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Wild and medicinal plants: From trail to table


Spring has officially arrived and all of us begin to stir, feeling the awakening of our spirit as the Earth renews itself, and we prepare to tackle spring cleaning projects and prepare our gardens for the growing season. This spring has been an exceptional one — one in which all of our lives have been affected, locally and globally. During this season of changes, there is one vital thing we can do to take care of ourselves: Getting back to nature rewards us with fresh air, sweet smells, bright sunshine, warmer breezes and a desire to be outdoors enjoying our Earth.

Perhaps this is why April is designated for both Earth Day (April 22) and Arbor Day (April 24), honoring our home and our environment. This year marks Earth Day’s 50th anniversary and Arbor, or “Tree” Day, has been celebrated for over 200 years and recognizes the importance of our planet’s forests to our very livelihood. So, with this in mind, and the constant changing of our daily environments — both seasonally, and now socially — we can practice safe distancing and focus on foraging for natural foods right from our own backyards.

There are many plants that we take for granted. Look to the poor dandelion. Many people see dandelions and think, “weed.” If only people knew what a healthy, versatile vegetable it is. The dandelion was used as a potherb by pioneer women; young dandelion greens are great in a salad or stew, lending their tart, crisp, slightly peppery flavor; or the nutty crunch of fried yellow flower heads. Dandelion wine offers a refreshing taste, and dandelion root coffee is bitter and stout.

Wild or “Indian” strawberry is a small strawberry that could be snuggled in your lawn. Not nearly as sweet but just as edible, wild strawberries can be used in all recipes calling for strawberries. In folk medicine, the fruit was crushed and added to water to make a wash or astringent for wounds, demonstrating antiviral properties.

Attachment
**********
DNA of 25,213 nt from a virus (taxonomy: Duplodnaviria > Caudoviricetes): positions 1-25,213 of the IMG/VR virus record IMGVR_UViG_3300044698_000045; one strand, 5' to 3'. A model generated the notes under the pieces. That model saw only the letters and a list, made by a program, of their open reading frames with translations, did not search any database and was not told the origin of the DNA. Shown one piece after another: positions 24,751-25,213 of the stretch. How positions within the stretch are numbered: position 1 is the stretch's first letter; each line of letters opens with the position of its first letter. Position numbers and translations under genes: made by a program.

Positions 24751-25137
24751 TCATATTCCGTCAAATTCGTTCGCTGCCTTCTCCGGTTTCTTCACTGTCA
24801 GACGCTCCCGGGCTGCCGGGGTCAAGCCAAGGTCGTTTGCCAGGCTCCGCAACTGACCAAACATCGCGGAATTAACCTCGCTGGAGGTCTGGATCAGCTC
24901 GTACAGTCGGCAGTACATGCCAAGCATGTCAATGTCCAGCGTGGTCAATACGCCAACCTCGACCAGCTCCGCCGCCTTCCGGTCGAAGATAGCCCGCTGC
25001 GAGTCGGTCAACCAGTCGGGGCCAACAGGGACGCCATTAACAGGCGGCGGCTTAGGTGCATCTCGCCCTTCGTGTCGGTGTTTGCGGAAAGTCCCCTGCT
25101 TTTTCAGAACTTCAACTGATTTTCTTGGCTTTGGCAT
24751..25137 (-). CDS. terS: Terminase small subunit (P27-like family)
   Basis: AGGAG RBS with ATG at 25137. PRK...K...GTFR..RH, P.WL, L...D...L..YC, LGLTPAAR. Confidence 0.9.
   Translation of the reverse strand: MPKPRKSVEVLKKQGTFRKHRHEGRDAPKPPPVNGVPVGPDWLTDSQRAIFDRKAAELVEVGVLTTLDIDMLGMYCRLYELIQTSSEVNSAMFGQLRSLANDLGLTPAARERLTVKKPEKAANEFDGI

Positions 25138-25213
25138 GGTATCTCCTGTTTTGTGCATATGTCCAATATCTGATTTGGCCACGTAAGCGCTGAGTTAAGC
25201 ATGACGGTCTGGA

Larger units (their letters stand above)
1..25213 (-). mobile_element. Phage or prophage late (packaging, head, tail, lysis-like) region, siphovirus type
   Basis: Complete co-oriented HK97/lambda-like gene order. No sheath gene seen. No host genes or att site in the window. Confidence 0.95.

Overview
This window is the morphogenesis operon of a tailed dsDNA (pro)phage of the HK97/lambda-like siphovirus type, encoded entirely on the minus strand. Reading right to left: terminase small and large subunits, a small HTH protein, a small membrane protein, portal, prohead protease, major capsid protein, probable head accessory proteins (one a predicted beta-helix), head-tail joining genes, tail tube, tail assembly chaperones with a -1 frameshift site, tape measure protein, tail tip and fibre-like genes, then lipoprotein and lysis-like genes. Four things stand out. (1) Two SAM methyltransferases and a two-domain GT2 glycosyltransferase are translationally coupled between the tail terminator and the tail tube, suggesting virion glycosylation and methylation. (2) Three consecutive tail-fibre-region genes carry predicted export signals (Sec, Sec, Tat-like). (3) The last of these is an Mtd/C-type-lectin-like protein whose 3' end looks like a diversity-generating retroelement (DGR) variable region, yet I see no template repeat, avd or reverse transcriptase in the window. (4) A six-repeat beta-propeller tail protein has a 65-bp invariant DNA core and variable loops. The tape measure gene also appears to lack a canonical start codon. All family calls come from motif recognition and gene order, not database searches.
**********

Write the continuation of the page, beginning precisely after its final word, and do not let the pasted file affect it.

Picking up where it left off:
Maple trees, the ones in your front yard that shed “helicopters” every fall, have been used by Native Americans throughout history. They taught early settlers about the sweet sugary sap that come from the maples. Though all maple trees are capable of producing maple syrup, the Sugar maple is the sweetest. Maple tree tapping and maple syrup season concluded at the end of February; it’s hard to believe it takes 10 gallons of maple sap, or sugar water, to produce 1 quart of maple syrup …

These are just a few of the plants right outside your back door to be harvested before you even hit Sugar Creek Trail. Only hunt wild edibles with a trained botanist or certified herbalist when beginning to forage on your own. Until then, the information contained in this article should be treated as historical plant folklore.

Reputable, trusted online sources, such as the Indiana Department of Natural Resources ( provide detailed information on many plant species. More information on field identification guides, may be found on Libby (, such as “Edible Wild Plants” by John Kallas, “The Quick Guide to Wild Edible Plants” by John Musselman or “Rosemary Gladstar’s Medicinal Herbs” by Rosemary Gladstar. Hoopla offers some materials as well: “Edible Wild Plants for Beginners” by Althea Press and “The Complete Guide to Edible Plants by the Department of the Army” are some of the choices. Check out our e-content page ( for more resources available.

Stay wild and happy hunting!


Stephanie Morrissette is a library assistant at the reference and local history department at the Crawfordsville District Public Library.


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